Post-earthquake rubbish: The Sisters-in-Law

San Francisco burning during 1906 earthquake
This photograph by Arnold Genthe shows Sacramento Street and approaching fire. (from Steinbrugge Collection of the UC Berkeley Earthquake Engineering Research Center)

The Sisters-in-Law could have been a great novel if a Taylor Caldwell or John O’Hara had penned it. Gertrude Atherton merely churned out prose in large quantities.

The 1906 earthquake hits San Francisco as Alexina Groome comes home from dance where she’s fallen for Mortimer Dwight. His behavior in the quake’s aftermath wins over Alexina’s mother despite his lack of old money.

Mortimer’s sister, Gora, who has the brains and ambition Morty lacks, befriends a young Englishman unable to sail for home because of the quake. Gora falls for the Brit, but Gathbroke, like Morty, has fallen for Alexina, who refuses him and marries Monty instead.

Alexina, pretty and mindless, does nothing but spend money Monty doesn’t make. Their marriage comes apart so genteelly Morty doesn’t even notice.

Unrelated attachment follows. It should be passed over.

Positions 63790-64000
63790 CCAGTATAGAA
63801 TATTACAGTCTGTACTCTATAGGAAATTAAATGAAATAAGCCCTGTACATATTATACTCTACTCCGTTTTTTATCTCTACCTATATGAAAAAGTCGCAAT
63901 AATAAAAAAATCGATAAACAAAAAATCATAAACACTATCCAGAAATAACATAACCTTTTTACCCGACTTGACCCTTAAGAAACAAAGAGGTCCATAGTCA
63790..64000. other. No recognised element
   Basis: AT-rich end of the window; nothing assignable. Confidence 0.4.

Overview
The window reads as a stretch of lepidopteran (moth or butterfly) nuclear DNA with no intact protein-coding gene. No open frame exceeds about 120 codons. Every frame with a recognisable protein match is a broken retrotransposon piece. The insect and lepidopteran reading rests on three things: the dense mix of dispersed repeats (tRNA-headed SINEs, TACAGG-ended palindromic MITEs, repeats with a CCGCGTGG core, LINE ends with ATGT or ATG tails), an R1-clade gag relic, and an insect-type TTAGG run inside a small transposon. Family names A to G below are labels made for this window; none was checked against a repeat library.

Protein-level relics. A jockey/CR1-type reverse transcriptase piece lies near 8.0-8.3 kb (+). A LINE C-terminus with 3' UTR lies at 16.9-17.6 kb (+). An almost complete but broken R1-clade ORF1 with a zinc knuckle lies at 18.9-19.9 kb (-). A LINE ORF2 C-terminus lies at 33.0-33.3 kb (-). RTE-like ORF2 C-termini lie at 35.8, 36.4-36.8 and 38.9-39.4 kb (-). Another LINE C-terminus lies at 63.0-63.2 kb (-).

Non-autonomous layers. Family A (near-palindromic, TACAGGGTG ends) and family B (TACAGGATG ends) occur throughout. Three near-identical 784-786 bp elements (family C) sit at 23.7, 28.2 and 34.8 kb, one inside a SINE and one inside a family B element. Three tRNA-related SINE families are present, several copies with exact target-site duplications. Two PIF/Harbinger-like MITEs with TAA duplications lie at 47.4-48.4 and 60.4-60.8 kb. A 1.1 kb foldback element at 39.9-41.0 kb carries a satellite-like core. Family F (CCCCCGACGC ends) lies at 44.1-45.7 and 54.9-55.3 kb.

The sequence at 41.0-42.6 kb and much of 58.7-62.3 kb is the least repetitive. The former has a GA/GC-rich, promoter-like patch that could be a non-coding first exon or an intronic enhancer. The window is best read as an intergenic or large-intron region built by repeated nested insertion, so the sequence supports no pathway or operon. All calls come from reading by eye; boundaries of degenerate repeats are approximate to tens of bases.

Gora becomes a nurse and writes on the side, eventually becoming a recognized literary author. She and Alexina become buddies, united by their mutual disrespect for Monty.

When World War I erupts, both sisters-in-law go to Europe to serve behind the lines where they meet Gathbroke again. By then, Atherton’s plot is fractured so badly that any ending will do to get the story over.

Atherton’s characters might have been interesting if she’d let them speak for themselves, but she insists on telling us instead of letting them act their parts. The result is a lengthy disappointment.

The Sisters-in-Law: A Novel of our Time
by Gertrude Atherton
1921 bestseller #9
Project Gutenberg E-text 8535
© 2011 Linda Gorton Aragoni

The photograph above appears on the USGS website.

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Linda G. Aragoni

I make big ideas simple for learners. In eight sentences, 34 words, I taught teens and adults to write competently. Now I'm writing guides to turn willing volunteers into great nursing home visitors.

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